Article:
Friday, June 03, 2005

A Squaliforme by any other name

One of the tricks of the trade used in collections is to scare ordinary folks into thinking there are dire legal consequences facing them when some third-party Squaliforme collector's lawyer starts harassing them over a debt they may not even owe.

The implication these low-lifes present is that because a letter or a phone call comes from an attorney's office, the victim should be afraid of being sued, or worse yet in some of the more ruthless cases, even arrested.

They also prey on the fact that most people don't realize that some of the Squaliformes will buy and then try to collect on debts that have gone far past the statute of limitations. The stupid part of this is, they can legally TRY to do that - as long as they don't threaten legal action.

Using this trickery, Squaliforme law firm Riddle and Associates, on behalf of CAMCO (Capital Acquisitions and Management Company), kept threatening legal action against someone for an MBNA debt that was over ten years old. The victim, Gilbert Gervais, sued - and won in U.S. District Court in Connecticut.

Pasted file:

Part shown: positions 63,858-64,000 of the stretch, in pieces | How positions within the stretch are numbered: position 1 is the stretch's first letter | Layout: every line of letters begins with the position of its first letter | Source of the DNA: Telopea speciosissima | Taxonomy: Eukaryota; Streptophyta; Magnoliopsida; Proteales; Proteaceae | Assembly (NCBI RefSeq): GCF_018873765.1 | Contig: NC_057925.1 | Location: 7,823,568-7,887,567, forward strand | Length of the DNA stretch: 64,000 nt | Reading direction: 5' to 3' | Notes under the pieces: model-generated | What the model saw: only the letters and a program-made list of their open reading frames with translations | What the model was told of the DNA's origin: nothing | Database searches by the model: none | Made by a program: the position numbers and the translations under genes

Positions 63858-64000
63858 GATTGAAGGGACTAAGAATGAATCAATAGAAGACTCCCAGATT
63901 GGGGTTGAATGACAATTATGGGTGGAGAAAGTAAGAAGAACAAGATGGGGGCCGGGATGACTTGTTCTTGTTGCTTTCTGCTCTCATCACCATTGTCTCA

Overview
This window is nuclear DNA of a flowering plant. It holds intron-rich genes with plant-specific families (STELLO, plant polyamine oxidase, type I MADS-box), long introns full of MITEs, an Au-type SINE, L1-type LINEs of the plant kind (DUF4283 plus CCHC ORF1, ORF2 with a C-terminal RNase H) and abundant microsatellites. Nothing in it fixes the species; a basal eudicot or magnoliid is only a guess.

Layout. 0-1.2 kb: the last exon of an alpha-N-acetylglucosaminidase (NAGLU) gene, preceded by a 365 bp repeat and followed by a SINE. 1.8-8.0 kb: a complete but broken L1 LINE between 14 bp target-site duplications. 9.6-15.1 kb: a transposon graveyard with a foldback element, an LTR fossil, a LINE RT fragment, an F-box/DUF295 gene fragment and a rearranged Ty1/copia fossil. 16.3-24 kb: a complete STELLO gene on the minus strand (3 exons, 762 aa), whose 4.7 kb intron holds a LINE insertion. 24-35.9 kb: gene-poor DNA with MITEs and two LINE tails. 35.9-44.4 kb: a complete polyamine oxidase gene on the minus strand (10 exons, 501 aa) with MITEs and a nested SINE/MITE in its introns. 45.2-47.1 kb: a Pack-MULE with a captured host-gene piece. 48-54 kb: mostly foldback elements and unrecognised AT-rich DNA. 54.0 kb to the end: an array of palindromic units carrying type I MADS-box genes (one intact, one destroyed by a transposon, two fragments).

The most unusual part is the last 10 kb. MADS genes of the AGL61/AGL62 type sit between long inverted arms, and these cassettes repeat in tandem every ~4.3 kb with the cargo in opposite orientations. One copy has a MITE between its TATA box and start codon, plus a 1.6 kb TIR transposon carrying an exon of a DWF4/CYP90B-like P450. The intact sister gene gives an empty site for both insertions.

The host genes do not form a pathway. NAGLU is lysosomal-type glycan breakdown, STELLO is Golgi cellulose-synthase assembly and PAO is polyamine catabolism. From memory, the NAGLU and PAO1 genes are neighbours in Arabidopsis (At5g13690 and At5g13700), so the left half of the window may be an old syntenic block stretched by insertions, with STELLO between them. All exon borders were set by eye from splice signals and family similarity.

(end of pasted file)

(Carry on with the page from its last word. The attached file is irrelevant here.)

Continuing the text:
The real message here is that if these bottom-feeder lawyers even imply they are going to take you to court to collect something you legally don't owe any more, they are making a "false, deceptive or misleading representation," in their effort to collect, and having multiple phone calls and letters from the law firm regarding a "legal matter" is enough to imply they were going to sue.

Finally, a small victory for consumers!

Course, 'round here, we'd a had a quick trial and introduced these Squaliformes to the inside of one of our cells for a few weeks for pulling the stunt. Up there, they just spent a fortune on lawyerin' to try and keep their sorry asses from havin' to follow the law.

The Honorable Judge Roy Bean.

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